HC Deb 21 February 1849 vol 102 cc1074-7

MR. HUME moved an Address for— A Copy of the Report of Captain Bayfield, R.N., on the Necessity of Erecting a Lighthouse, on Cape Pine, Newfoundland, and Statement of the Measures that have been adopted by the Government in consequence. Statement of the Progress made in the Erection of the Lighthouse on the Island of Barbadoes, for which the Assembly of Barbadoes has voted Money, and for which, in the Miscellaneous Estimates of last year, the House voted the Sum of 2,000l. Also, Statement of what Measures have been adopted respecting the Erection, Management, and Superintendence of Lighthouses in the British Colonies and Possessions. The hon. Member said, there were not less than 150 lighthouses connected with the colonies, but there was no public officer in this country to whom any application could be made relative to them. Numerous shipwrecks had taken place on the island of Barbadoes, and also on Newfoundland, in consequence of proper precautions not having been taken in the erection of lighthouses. He trusted that the Government would turn their attention to the subject, and see the propriety of nominating some responsible party.


said, the lighthouses nearer home were equally deserving the attention of the Government. During the last winter, many shipwrecks had taken place on the south-western coast of Ireland, principally in consequence of the positions in which the lighthouses were placed. The Ballast Board of Dublin, under whose jurisdiction the lighthouses were placed, possessed largo funds; and he trusted the Government would adopt some means by which those funds might be usefully applied, instead of remaining at the bank. Many vessels might have been saved if proper beacons had been placed on some of the most dangerous rocks.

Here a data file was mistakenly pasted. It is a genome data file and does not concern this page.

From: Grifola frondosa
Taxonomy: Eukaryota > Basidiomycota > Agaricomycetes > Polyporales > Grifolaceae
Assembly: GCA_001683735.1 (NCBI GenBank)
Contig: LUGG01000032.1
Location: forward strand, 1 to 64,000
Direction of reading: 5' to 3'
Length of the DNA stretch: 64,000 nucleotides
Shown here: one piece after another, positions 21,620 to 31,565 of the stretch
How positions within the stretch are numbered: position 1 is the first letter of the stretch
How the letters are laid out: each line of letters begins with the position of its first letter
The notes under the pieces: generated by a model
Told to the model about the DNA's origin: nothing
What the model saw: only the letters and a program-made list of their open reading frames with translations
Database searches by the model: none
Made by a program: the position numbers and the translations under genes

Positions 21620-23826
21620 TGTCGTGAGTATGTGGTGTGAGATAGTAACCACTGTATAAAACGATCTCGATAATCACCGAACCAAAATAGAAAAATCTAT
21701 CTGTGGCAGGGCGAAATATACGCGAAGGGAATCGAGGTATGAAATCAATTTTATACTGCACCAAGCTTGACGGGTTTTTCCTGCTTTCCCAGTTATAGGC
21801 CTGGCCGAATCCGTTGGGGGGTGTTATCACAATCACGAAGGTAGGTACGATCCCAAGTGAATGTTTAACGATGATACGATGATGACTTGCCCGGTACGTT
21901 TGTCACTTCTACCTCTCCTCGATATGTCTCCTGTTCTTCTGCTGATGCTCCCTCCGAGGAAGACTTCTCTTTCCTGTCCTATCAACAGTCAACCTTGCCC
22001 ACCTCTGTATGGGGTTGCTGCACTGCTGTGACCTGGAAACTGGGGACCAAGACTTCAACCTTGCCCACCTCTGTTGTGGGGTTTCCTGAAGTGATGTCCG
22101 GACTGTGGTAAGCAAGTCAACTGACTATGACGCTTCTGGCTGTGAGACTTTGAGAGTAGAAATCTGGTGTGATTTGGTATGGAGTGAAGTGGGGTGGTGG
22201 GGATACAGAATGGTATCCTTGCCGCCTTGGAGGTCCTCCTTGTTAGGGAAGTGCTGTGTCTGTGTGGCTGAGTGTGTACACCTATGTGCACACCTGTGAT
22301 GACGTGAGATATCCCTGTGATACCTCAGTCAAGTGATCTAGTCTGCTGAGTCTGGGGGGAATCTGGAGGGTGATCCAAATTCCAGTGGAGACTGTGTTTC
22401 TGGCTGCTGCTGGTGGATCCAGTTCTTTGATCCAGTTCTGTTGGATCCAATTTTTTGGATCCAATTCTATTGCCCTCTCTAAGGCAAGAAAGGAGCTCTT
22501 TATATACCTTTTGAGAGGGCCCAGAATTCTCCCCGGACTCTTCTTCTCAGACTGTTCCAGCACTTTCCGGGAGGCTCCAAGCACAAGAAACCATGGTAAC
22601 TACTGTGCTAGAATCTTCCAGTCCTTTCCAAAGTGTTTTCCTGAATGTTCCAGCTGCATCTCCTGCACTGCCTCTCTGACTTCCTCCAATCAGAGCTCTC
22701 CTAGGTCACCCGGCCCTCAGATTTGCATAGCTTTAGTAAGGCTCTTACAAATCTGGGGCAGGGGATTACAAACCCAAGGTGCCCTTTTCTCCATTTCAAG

implored the Government to pay attention to the subject of lighthouses, particularly as they were going to make an alteration in the navigation laws.


could confirm the statement of the noble Viscount the Member for Bandon with respect to the working of the present system in Ireland. Some years ago, the Admiralty reported in favour of the erection of a lighthouse on Cable Island, as most convenient for the guidance of vessels entering the port of Youghal and the Cove of Cork. Another site was, however, afterwards chosen, which, although equally useful for Cork, was not convenient for Youghal. Application was made to the Government on the subject, and they showed every inclination to meet the wishes of the inhabitants of Youghal; but the Ballast Board in Dublin was absolute, and the Government had no power to interfere. The consequence was, that a valuable undertaking, which had been commenced by some of the merchants of Youghal, for the establishment of steam communication with Liverpool, was abandoned, it being considered unsafe for those steamers to attempt to enter the port at certain times without the existence of a light on Cable Island.


bore testimony to the statement of the noble Viscount the Member for Bandon, and trusted that the Government would turn their attention to the subject.


said, the subject had very much attracted the attention of his noble Friend lately at the head of the Admiralty (the Earl of Auckland), and was now under the consideration of the Board of Trade. He thought it desirable that the noble Viscount the Member for, and other hon. Members who possessed practical information on the subject, should state their views, preparatory to legislating on it.

Returns ordered.

House adjourned at five minutes before Six o'clock.